These juggling balls are the result of clever engineering

June 23, 2017 - 06:20

Jugglers learn new patterns – and engineering students gravitate toward a Newtonian challenge.

Illuminated balls whirl around the darkened room. A juggler has control.

The spheres change colours, first in response to the paths they are taking and then in response to how high they fly. They form a rainbow over the nimble hands. But this man is not a circus artist.

Jan Dyre Bjerknes works four days a week as an engineer at Kongsberg Defence & Aerospace – with projectiles that fly far faster and higher than these juggling balls.

New tricks

But on the fifth weekday he has completely different tasks. Here at the University College of Southeast Norway in Kongsberg he gives engineering students assignments that are closer to the ground. But this doesn’t make the challenges mundane.

For example: How to show off the path traversed by the juggling balls? How can they help a juggler to see the balls correctly?

This can be educational for the curious viewer, for the fresh beginner and the seasoned artist who wants to learn some new tricks – new patterns that have never before been attempted in the 4,000 years of juggling history.

Jan Dyre Bjerknes demonstrates a standard juggling pattern with three balls, viewed in slow motion. All the balls light up white. This means the juggler is doing things right.


Four electrical engineering students were given the assignment. The result was the start-up firm Stochastical Dynamics – and a dream of what might become a commercial product called Light-Swappers.

Håkon Landmark, Johannes Wågen, Johan Rønbeck and Jakob Pein didn’t have much time on their hands. In the course of six months they had to make a prototype of luminous balls that “know” where they are and what they are doing.

Mobile phone parts

Johannes Wågen opens one of the Light-Swapper balls. He unscrews the two halves of 3D-printed plastic from one another. What’s inside?

Among other things the same type of electronics found in mobile phones to count strides. The accelerometer measures – as the name says – acceleration.

When the juggler tosses the ball in the air it speeds up while in his hand. It is a sudden acceleration registered by the accelerometer.

The ball curves though the air. It falls, weightless in its descent. The accelerometer measures zero until the ball is caught and tossed up once again.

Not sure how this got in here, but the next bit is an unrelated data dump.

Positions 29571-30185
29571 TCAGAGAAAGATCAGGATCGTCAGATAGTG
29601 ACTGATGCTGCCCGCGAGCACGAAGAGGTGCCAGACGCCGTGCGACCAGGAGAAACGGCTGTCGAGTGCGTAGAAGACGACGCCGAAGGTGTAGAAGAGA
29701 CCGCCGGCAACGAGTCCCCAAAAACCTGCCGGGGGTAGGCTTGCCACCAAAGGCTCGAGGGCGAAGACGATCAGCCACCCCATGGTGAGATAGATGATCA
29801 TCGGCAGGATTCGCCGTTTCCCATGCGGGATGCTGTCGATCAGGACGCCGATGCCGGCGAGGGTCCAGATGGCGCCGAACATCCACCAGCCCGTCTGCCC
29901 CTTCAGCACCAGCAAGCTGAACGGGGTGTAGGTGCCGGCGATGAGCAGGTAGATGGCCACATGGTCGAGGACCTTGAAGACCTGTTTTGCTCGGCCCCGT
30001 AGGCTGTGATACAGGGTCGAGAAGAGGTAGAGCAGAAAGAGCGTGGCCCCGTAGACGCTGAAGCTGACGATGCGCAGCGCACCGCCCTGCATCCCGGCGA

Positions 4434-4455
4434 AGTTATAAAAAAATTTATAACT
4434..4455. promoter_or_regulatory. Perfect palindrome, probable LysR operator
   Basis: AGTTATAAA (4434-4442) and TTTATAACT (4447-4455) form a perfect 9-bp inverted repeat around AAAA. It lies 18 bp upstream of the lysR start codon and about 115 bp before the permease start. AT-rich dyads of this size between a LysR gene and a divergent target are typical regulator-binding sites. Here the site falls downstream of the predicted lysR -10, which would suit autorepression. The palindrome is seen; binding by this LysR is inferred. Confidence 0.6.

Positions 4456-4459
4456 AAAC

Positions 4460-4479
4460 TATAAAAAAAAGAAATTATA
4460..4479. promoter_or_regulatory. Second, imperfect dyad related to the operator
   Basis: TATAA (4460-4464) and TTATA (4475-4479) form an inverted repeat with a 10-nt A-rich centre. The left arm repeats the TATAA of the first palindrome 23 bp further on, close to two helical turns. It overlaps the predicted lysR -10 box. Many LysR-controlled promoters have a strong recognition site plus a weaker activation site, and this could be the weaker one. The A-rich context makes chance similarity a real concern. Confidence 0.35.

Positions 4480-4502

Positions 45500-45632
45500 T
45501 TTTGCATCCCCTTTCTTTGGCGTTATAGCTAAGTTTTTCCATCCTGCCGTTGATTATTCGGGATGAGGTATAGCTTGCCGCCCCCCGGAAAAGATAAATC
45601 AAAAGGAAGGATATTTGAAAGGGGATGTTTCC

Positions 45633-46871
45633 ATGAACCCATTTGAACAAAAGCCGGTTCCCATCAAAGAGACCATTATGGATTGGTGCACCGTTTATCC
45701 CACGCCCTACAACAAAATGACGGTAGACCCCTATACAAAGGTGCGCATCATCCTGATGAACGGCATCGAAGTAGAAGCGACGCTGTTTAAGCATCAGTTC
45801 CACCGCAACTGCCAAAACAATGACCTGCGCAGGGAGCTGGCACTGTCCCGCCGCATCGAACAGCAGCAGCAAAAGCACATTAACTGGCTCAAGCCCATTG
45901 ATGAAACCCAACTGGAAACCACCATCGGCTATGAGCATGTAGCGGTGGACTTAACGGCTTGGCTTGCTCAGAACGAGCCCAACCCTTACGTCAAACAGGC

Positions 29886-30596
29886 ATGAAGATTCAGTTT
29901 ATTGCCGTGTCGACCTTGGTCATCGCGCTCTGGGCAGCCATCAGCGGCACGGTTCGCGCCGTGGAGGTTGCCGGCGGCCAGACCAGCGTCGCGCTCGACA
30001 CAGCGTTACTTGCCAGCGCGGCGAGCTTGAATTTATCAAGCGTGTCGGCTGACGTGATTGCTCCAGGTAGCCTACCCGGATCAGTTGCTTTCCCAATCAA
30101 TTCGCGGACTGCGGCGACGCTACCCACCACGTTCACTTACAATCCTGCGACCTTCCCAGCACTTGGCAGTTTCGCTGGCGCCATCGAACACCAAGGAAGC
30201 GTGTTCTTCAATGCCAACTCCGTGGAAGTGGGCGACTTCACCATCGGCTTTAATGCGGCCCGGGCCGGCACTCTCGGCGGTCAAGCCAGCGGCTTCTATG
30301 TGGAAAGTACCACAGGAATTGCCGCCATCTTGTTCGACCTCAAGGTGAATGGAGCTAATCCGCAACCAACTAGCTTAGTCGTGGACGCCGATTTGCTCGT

Johannes Wågen demonstrates the most important components inside the balls.

Communication by radio

But wait a second – the accelerometer only registers the movement of one ball. What are the others doing?

The balls need to process information about one another. They communicate their positions and trajectories by radio waves. They tell one another about their acceleration and paths.

Tiny radio transmitters and receivers do that job. It is starting to get cramped inside the plastic spheres. But more has to be squeezed in.

Gyroscope prevents spinning errors

The balls also have to fit well in the hand. They need to be good to throw and their centre of gravity should be dead centre.

The heaviest components are the batteries. So with these at the core the accelerometer is positioned a little toward the edge.

What if the ball rotates? The accelerometer spins around too, like in a centrifuge. That slings it outward, screwing up the acceleration measurements.

The ball needs to measure any rotation and subtract the error from the measurements. A gyroscope takes care of that. Of course this takes even more space.

Balls that think on their own

Eight LED lights can together make over 16 million different nuances of colour. But the ball isn’t fully packed yet. More is needed to make it work.

It isn’t enough for the balls to communicate with one another by radio, exchanging information about their positions, speeds and trajectories. They need to know what they are talking about – what these measurements mean.

What juggling pattern are the balls following? They need to know what’s happening in real time.

Micro-controllers also have places inside the balls. These are tiny computers. The students have written the software they use.